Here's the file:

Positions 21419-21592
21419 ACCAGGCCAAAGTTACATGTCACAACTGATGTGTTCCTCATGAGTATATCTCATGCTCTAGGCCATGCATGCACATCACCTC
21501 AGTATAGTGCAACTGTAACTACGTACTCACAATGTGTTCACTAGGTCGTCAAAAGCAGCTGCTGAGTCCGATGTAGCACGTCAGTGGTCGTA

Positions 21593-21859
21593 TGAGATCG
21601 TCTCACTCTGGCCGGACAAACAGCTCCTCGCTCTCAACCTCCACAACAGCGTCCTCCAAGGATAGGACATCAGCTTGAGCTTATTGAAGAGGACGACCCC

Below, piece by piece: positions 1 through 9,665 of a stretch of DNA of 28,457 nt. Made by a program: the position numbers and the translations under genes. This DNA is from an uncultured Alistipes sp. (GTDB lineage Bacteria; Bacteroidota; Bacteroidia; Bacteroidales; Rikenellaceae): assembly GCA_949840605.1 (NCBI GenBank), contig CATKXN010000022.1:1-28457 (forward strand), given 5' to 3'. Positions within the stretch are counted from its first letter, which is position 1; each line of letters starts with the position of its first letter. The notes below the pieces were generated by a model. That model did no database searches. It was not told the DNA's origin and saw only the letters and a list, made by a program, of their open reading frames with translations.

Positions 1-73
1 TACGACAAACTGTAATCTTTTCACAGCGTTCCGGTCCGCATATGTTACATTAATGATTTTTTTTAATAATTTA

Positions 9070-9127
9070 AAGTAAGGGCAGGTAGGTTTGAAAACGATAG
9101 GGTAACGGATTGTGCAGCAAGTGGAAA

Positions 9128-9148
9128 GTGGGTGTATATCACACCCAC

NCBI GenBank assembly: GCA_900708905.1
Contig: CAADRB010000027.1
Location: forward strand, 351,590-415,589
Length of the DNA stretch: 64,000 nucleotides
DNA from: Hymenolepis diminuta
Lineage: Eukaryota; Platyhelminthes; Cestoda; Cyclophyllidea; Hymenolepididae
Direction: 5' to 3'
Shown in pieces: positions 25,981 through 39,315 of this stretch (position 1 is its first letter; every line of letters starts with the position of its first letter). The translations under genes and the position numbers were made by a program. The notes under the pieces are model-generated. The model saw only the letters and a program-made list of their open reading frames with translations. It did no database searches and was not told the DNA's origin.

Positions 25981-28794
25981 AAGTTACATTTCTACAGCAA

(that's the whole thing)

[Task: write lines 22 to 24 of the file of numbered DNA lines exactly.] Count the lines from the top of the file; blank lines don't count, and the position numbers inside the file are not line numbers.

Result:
Shown in pieces: positions 25,981 through 39,315 of this stretch (position 1 is its first letter; every line of letters starts with the position of its first letter). The translations under genes and the position numbers were made by a program. The notes under the pieces are model-generated. The model saw only the letters and a program-made list of their open reading frames with translations. It did no database searches and was not told the DNA's origin.

Positions 25981-28794
25981 AAGTTACATTTCTACAGCAA